Under the compact, the Tribe pays a tax on total gaming revenue. It wouldn’t’ be specific to sports betting. Therefore, if Florida sports betting comes through the compact’s route, this debate is moot.
There is another option for Florida sports betting, however. The ballot initiative.
FanDuel and DraftKings funded efforts to get a sports betting initiative on the ballot for 2022. It failed for this year’s election cycle, but it’s very likely this issue is in front of voters in 2024.
The initiative would allow for entities aside from the Seminole Tribe to operate online sportsbooks. If this ends up being the roadmap for Florida sports betting, regulators will need to establish a tax rate.
It’s clear from New York’s quagmire that regulators can’t get too greedy. Or Florida sports bettors will suffer from fewer choices and promotions.
Follow New Jersey’s lead
Florida regulators will have the opportunity to put the overall health of the industry before an immediate fill of state coffers. This should result in a long-term prosperous market for all involved, which ultimately ends with significant tax revenue anyway.
Florida shouldn’t try and reinvent the wheel. Look at what already works and mimic that. New Jersey clearly solved this puzzle years ago but lacks Florida’s population.
Just copy and paste the New Jersey model which taxes online betting at 13% and retail at 8.5%. Despite having less than half the population of New York, the Garden State’s total handle is roughly 80% of its neighbor to the north.
Allow for as many licenses as possible
Enough about tax rates. As far as the issues that concern the actual bettor, the corporate tax rate is probably very far down on the list.
But sports bettors do care about choices. Like in any market, consumers are always happier when they have more of them. Sports betting is no different in that regard.
Florida needs to make sure that its bettors have as many options to choose from as possible. This means regulators should offer as many licenses as possible.
Most of the very successful markets give their residents a ton of online sportsbooks to choose from. For example, there are 21 different apps in New Jersey.
Virginia, which quickly flourished and became one of the country’s more booming gambling industries, has 18 licensees (although only 12 have launched).
And to round out the Mid-Atlantic region, Maryland has up to 60 online sports betting licenses available. However, it’s unlikely that regulators award all 60 of them, and the state is clearly having issues launching its online market. But the state’s retail market is thriving, and the delayed online launch is the only thing holding Maryland back from becoming a success.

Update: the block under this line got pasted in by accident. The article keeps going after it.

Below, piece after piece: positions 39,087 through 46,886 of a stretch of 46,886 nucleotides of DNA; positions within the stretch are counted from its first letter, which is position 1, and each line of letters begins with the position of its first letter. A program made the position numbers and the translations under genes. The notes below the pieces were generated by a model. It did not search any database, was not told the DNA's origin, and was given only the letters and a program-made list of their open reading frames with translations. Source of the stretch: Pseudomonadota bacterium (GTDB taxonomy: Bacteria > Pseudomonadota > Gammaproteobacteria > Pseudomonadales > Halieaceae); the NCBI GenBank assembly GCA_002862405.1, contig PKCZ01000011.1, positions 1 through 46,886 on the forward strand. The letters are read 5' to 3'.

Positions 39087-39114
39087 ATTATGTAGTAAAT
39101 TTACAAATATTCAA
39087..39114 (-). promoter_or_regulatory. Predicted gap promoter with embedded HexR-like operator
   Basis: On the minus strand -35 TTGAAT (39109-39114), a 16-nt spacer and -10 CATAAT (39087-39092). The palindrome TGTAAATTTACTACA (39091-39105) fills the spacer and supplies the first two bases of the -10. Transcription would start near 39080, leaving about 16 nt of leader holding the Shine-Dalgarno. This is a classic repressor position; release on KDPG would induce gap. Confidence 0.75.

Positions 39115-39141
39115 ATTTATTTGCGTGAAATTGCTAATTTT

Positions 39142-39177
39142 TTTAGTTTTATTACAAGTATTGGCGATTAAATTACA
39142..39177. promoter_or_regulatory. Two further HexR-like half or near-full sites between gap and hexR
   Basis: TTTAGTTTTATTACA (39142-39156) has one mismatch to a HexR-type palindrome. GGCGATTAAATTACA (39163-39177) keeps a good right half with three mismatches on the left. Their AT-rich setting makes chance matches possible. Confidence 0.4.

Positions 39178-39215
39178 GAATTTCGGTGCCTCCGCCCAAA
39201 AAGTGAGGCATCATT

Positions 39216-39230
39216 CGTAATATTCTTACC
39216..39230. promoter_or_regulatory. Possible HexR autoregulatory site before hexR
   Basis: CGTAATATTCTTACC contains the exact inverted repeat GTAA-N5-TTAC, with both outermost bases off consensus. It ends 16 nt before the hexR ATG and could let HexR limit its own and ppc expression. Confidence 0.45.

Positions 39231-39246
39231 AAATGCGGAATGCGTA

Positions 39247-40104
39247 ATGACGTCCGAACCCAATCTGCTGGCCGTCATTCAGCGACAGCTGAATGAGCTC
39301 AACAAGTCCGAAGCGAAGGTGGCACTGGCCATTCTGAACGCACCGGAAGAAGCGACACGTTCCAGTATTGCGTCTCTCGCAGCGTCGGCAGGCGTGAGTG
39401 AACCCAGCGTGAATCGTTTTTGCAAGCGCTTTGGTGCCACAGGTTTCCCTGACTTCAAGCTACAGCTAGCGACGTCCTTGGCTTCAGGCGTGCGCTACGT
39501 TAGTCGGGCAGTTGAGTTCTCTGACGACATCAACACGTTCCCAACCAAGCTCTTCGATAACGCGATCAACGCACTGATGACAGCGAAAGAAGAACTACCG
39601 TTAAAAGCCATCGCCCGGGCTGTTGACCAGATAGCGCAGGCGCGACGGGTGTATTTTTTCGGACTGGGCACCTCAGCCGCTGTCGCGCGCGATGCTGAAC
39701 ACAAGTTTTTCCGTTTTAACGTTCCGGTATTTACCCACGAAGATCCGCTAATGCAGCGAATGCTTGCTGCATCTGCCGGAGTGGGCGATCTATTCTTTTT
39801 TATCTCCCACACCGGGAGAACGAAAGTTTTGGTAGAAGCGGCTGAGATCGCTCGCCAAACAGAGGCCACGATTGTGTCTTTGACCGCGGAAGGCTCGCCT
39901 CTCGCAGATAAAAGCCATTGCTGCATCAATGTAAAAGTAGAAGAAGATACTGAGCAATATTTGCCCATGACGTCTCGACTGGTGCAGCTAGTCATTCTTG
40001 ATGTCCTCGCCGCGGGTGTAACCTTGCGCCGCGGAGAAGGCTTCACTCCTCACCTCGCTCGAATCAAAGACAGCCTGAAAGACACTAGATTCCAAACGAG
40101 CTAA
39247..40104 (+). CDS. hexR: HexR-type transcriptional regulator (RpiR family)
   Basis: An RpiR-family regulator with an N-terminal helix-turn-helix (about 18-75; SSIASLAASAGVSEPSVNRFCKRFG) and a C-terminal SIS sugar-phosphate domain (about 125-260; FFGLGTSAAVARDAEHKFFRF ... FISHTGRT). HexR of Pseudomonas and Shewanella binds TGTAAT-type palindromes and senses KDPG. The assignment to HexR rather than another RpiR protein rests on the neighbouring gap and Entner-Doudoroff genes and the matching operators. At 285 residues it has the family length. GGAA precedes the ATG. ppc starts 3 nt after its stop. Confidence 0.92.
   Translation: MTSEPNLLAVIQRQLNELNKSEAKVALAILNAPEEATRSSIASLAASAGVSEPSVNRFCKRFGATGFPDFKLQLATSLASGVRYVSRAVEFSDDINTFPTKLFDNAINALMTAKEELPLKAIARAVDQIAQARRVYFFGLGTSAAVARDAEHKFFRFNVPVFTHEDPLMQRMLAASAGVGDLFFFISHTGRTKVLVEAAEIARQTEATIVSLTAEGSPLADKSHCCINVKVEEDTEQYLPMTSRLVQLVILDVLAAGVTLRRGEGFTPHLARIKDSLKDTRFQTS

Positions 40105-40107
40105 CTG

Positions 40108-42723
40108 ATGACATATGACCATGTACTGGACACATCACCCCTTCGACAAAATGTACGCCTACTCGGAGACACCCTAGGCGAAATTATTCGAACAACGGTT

More licenses only come from the ballot initiative
If Florida is going to offer a ton of licenses, then the ballot initiative would need to pass in 2024. If legal sports betting only comes from the gaming compact, then online bettors will be limited to the Hard Rock Sportsbook.
You only need to look at the state’s casino market to understand the need for competition.
Yes, most aspects of most Seminole-owned casinos are world-class. There are amazing restaurants, fantastic hotels, amenities, and of course a plethora of gaming options.
But when it comes to rewards, the Seminole Tribe doesn’t give much back to its gamblers unless they are high rollers.
Poker players in Las Vegas receive $2/hour in rewards that can be redeemed at the property’s restaurants. In Florida, poker players get half that. And good luck getting any comps at a table game if you aren’t betting something close to the max.
Remember those promotional dollars that were being cut in New York? There will be much less incentive to offer bonuses to bettors in the first place without competition.
Keep the barrier to entry as low as possible
The third and final factor is a bit less concrete than the first two. It requires a small balancing act from Florida regulators.
Every state requires an upfront fee to obtain a license. It fluctuates massively from state to state. In Colorado, an online sports betting license costs just $75,000. On the other hand, New York charged $25 million for market access.
New Jersey, which we already established has this whole thing figured out already, charges $100,000.
It makes me think that staying on the lower end of the spectrum is preferable. Especially since keeping the barrier low will also result in more operators and ultimately a more competitive market.
When Florida legalizes sports betting, there will be a ton of demand from operators trying to get a piece of the action. Since there will be so many companies clamoring to get involved, Florida doesn’t have to be the cheapest game in town. But it shouldn’t try to charge an exorbitant amount either.
I’m not smart enough to recommend an actual number, and I’d err on the cheaper side. But I also recognize that access to a market of this size is worth quite a decent sum. Just don’t try and gouge the businesses.